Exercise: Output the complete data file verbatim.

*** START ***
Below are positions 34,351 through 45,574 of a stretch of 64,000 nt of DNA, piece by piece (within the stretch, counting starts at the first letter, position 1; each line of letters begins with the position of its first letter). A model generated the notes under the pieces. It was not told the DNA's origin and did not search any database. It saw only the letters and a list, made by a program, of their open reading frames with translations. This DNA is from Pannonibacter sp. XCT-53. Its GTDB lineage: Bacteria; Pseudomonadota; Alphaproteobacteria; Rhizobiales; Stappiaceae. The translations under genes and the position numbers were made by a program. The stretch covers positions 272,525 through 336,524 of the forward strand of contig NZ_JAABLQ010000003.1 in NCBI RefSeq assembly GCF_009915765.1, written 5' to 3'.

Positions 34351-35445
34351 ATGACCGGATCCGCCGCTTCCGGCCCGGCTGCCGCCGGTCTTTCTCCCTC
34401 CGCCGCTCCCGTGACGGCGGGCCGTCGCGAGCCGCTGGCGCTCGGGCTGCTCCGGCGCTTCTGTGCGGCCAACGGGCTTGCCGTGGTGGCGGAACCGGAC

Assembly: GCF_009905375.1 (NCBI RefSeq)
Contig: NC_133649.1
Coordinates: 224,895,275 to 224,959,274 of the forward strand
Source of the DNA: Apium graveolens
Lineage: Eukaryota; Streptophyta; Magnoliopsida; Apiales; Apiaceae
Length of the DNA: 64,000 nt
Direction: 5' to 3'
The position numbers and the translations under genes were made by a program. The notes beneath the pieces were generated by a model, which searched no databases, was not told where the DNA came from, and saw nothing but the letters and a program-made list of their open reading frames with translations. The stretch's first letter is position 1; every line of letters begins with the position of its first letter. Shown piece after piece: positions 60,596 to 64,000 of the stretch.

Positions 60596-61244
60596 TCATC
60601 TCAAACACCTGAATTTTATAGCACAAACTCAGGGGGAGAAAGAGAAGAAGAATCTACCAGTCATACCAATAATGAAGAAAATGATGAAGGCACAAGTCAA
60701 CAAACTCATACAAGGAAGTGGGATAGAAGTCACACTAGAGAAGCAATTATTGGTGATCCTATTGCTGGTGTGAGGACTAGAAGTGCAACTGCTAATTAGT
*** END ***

Below are positions 34,351 through 45,574 of a stretch of 64,000 nt of DNA, piece by piece (within the stretch, counting starts at the first letter, position 1; each line of letters begins with the position of its first letter). A model generated the notes under the pieces. It was not told the DNA's origin and did not search any database. It saw only the letters and a list, made by a program, of their open reading frames with translations. This DNA is from Pannonibacter sp. XCT-53. Its GTDB lineage: Bacteria; Pseudomonadota; Alphaproteobacteria; Rhizobiales; Stappiaceae. The translations under genes and the position numbers were made by a program. The stretch covers positions 272,525 through 336,524 of the forward strand of contig NZ_JAABLQ010000003.1 in NCBI RefSeq assembly GCF_009915765.1, written 5' to 3'.

Positions 34351-35445
34351 ATGACCGGATCCGCCGCTTCCGGCCCGGCTGCCGCCGGTCTTTCTCCCTC
34401 CGCCGCTCCCGTGACGGCGGGCCGTCGCGAGCCGCTGGCGCTCGGGCTGCTCCGGCGCTTCTGTGCGGCCAACGGGCTTGCCGTGGTGGCGGAACCGGAC

Assembly: GCF_009905375.1 (NCBI RefSeq)
Contig: NC_133649.1
Coordinates: 224,895,275 to 224,959,274 of the forward strand
Source of the DNA: Apium graveolens
Lineage: Eukaryota; Streptophyta; Magnoliopsida; Apiales; Apiaceae
Length of the DNA: 64,000 nt
Direction: 5' to 3'
The position numbers and the translations under genes were made by a program. The notes beneath the pieces were generated by a model, which searched no databases, was not told where the DNA came from, and saw nothing but the letters and a program-made list of their open reading frames with translations. The stretch's first letter is position 1; every line of letters begins with the position of its first letter. Shown piece after piece: positions 60,596 to 64,000 of the stretch.

Positions 60596-61244
60596 TCATC
60601 TCAAACACCTGAATTTTATAGCACAAACTCAGGGGGAGAAAGAGAAGAAGAATCTACCAGTCATACCAATAATGAAGAAAATGATGAAGGCACAAGTCAA
60701 CAAACTCATACAAGGAAGTGGGATAGAAGTCACACTAGAGAAGCAATTATTGGTGATCCTATTGCTGGTGTGAGGACTAGAAGTGCAACTGCTAATTAGT